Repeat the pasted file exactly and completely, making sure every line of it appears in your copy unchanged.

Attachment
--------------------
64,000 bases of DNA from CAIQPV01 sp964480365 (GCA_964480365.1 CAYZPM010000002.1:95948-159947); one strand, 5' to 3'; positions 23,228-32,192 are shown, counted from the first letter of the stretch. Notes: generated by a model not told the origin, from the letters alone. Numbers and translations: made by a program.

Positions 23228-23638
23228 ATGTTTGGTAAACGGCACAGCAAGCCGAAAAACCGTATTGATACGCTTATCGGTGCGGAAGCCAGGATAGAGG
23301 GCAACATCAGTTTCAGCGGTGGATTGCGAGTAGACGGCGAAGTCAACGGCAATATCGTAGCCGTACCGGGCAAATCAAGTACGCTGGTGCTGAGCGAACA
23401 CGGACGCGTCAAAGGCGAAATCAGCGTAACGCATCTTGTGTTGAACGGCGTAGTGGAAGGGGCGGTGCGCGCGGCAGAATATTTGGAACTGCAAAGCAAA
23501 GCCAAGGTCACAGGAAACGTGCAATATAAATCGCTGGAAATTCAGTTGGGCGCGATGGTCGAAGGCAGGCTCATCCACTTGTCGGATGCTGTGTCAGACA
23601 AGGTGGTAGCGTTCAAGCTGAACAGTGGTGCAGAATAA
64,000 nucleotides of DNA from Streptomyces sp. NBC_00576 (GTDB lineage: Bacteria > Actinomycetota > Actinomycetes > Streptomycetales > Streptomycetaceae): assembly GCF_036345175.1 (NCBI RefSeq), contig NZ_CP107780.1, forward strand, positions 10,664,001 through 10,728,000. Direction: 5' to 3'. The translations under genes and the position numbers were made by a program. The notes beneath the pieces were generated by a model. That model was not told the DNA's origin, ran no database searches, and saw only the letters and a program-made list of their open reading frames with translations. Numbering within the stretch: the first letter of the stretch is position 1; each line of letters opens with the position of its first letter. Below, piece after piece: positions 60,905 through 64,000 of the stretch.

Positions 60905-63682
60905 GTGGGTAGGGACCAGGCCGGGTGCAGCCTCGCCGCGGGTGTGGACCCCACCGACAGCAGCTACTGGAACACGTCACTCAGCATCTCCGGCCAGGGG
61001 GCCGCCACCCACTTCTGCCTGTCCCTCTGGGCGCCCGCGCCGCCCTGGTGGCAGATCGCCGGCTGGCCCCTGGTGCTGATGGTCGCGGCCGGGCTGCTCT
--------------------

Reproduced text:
64,000 bases of DNA from CAIQPV01 sp964480365 (GCA_964480365.1 CAYZPM010000002.1:95948-159947); one strand, 5' to 3'; positions 23,228-32,192 are shown, counted from the first letter of the stretch. Notes: generated by a model not told the origin, from the letters alone. Numbers and translations: made by a program.

Positions 23228-23638
23228 ATGTTTGGTAAACGGCACAGCAAGCCGAAAAACCGTATTGATACGCTTATCGGTGCGGAAGCCAGGATAGAGG
23301 GCAACATCAGTTTCAGCGGTGGATTGCGAGTAGACGGCGAAGTCAACGGCAATATCGTAGCCGTACCGGGCAAATCAAGTACGCTGGTGCTGAGCGAACA
23401 CGGACGCGTCAAAGGCGAAATCAGCGTAACGCATCTTGTGTTGAACGGCGTAGTGGAAGGGGCGGTGCGCGCGGCAGAATATTTGGAACTGCAAAGCAAA
23501 GCCAAGGTCACAGGAAACGTGCAATATAAATCGCTGGAAATTCAGTTGGGCGCGATGGTCGAAGGCAGGCTCATCCACTTGTCGGATGCTGTGTCAGACA
23601 AGGTGGTAGCGTTCAAGCTGAACAGTGGTGCAGAATAA
64,000 nucleotides of DNA from Streptomyces sp. NBC_00576 (GTDB lineage: Bacteria > Actinomycetota > Actinomycetes > Streptomycetales > Streptomycetaceae): assembly GCF_036345175.1 (NCBI RefSeq), contig NZ_CP107780.1, forward strand, positions 10,664,001 through 10,728,000. Direction: 5' to 3'. The translations under genes and the position numbers were made by a program. The notes beneath the pieces were generated by a model. That model was not told the DNA's origin, ran no database searches, and saw only the letters and a program-made list of their open reading frames with translations. Numbering within the stretch: the first letter of the stretch is position 1; each line of letters opens with the position of its first letter. Below, piece after piece: positions 60,905 through 64,000 of the stretch.

Positions 60905-63682
60905 GTGGGTAGGGACCAGGCCGGGTGCAGCCTCGCCGCGGGTGTGGACCCCACCGACAGCAGCTACTGGAACACGTCACTCAGCATCTCCGGCCAGGGG
61001 GCCGCCACCCACTTCTGCCTGTCCCTCTGGGCGCCCGCGCCGCCCTGGTGGCAGATCGCCGGCTGGCCCCTGGTGCTGATGGTCGCGGCCGGGCTGCTCT